Wireless internet service providers (WISPs) are seeing a 36% increase in average traffic due to the COVID-19 pandemic, according to a WISP member survey conducted by the Wireless Internet Service Providers Association (WISPA). The emergency has enabled 83% of WISPs to add subscribers – a figure that is 33% above normal.
Providers are working to handle the increased traffic. “I have planned for increased usage in my system design and can accommodate the needed capacity for this emergency,” said an anonymous WISP that responded to the survey. The survey was conducted during the week of March 23.
WISP COVID-19 Responses
The increase in subscribers has led 22% of companies to hire staff to take care of growth and/or service needs. Eighty-seven percent of WISPs are doing in-home and/or in-office service calls, and call levels are 18% above normal. “We are remaining open, to connect as many as possible due to the shelter in place order for non-essential workers,” a WISP responder commented.
It’s important to note that WISPs primarily serve rural areas.
While 87% say that they have equipment to support new subscribers, some are concerned that equipment eventually will become scarce. “If we are not able to get equipment, we’ll have to stop all new installs and reserve equipment for service restoration only,” said one.
WISPs also are supporting their communities. Almost half – 48% — are offering free WiFi or other connectivity to customers and public institutions and 40% are working with other communications providers to help their communities. “We are providing free services to families with school age children and no current internet service to ensure children can access public school resources from home during school facility closures,” a provider said.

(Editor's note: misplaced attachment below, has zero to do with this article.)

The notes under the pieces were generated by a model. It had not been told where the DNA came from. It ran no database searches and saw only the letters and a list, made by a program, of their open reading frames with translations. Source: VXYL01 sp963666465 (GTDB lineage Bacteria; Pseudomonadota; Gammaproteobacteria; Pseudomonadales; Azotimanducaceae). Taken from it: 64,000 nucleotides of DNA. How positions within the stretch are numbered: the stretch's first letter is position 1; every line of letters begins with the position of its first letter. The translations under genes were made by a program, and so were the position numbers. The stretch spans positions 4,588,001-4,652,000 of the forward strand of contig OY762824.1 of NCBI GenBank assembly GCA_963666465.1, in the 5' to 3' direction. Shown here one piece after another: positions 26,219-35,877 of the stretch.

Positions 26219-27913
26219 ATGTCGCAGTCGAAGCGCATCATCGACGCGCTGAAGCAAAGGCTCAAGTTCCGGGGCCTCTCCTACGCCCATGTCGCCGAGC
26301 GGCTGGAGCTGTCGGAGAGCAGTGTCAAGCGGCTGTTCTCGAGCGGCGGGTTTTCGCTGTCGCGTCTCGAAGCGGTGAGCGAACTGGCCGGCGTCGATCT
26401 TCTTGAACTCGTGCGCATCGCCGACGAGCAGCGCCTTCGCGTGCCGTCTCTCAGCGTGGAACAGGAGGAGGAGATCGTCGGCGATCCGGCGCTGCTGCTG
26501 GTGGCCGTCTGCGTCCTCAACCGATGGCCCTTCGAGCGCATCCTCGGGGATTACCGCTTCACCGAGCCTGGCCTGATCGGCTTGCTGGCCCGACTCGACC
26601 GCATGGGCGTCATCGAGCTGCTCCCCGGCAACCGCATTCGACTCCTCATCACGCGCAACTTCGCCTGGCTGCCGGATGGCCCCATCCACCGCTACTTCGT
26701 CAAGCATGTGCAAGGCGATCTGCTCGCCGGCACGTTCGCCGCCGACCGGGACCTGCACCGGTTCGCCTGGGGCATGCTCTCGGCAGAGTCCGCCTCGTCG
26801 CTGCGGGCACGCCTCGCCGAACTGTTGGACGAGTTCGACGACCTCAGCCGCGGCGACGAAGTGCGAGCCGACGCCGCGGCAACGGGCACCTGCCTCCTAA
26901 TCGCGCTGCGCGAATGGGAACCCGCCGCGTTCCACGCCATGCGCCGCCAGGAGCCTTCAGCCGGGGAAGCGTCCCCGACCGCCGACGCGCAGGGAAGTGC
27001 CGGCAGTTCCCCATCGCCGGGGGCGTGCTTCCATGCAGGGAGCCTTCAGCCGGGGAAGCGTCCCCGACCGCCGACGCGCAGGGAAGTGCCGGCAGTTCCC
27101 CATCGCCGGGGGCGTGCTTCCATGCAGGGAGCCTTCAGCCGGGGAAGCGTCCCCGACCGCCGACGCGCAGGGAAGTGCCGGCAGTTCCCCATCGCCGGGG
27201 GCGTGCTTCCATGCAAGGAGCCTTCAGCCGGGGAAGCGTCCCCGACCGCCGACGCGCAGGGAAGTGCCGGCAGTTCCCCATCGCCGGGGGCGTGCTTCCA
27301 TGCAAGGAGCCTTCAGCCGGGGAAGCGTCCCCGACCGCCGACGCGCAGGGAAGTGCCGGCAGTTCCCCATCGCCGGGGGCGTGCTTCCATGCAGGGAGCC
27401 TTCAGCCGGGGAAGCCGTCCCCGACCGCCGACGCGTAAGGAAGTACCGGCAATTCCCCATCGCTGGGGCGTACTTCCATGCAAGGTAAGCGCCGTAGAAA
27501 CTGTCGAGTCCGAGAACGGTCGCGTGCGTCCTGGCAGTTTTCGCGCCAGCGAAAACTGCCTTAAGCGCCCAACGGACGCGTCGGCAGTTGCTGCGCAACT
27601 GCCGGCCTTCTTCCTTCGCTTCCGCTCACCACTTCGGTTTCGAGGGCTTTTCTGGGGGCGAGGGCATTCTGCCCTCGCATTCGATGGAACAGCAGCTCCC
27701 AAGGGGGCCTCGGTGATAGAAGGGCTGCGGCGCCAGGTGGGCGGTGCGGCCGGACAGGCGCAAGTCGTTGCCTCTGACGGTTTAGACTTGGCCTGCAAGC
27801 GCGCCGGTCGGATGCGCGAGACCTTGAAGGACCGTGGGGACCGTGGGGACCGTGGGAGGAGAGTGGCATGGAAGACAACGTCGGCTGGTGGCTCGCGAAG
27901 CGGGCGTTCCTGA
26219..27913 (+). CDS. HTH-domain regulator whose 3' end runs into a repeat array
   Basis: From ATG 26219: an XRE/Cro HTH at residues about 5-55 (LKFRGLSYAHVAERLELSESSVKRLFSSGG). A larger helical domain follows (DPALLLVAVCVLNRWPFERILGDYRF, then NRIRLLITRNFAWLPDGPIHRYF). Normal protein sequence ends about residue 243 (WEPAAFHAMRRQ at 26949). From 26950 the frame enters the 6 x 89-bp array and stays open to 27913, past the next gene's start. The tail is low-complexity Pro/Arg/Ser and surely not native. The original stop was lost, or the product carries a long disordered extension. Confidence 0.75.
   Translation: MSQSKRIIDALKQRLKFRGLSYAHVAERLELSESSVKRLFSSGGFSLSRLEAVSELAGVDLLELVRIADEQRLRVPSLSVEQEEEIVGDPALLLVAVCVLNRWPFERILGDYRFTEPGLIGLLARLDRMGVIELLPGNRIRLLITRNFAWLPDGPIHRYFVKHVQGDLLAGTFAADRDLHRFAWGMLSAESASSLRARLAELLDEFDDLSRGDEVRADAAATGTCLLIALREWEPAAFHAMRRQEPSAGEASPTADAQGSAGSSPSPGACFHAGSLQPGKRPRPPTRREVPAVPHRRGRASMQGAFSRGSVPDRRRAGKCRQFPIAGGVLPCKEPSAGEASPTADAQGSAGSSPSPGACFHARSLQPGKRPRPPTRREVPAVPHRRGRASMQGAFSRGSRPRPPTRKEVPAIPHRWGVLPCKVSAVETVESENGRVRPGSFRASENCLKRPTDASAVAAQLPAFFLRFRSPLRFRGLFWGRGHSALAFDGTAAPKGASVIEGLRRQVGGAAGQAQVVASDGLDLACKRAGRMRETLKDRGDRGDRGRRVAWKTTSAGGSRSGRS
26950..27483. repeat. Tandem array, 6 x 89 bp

Though they are trying to remain up and running for their communities, organizations are looking out for their people as well. Twelve percent of service calls have been cancelled. “We are still doing home installs and service calls but with caution,” one said. “We call the appointments prior to going to the house to be sure no one is ill. We also have our installers wear masks and gloves.”
The organization’s survey was based on about 155 responses. “On the whole, WISPs appear to be weathering the storm relatively well, with the overwhelming majority of them growing business even in light of new use dynamics, workforce bandwidth issues, potential equipment supply chain shortfalls and the practical safety concerns that the pandemic poses to keeping everyday operations running safely for all,” the organization said in a press release.
In mid-March, the FCC extended the deadline for most fixed wireless providers to new rules for the CBRS spectrum band — a move designed to give the providers more time to focus on customers during the COVID-19 pandemic. Those that have deployed fixed wireless in the band between 3650 and 3700 MHz have until October 17 to replace or upgrade equipment to conform to new rules covering the entire CBRS band, which is between 3550 and 3700 MHz.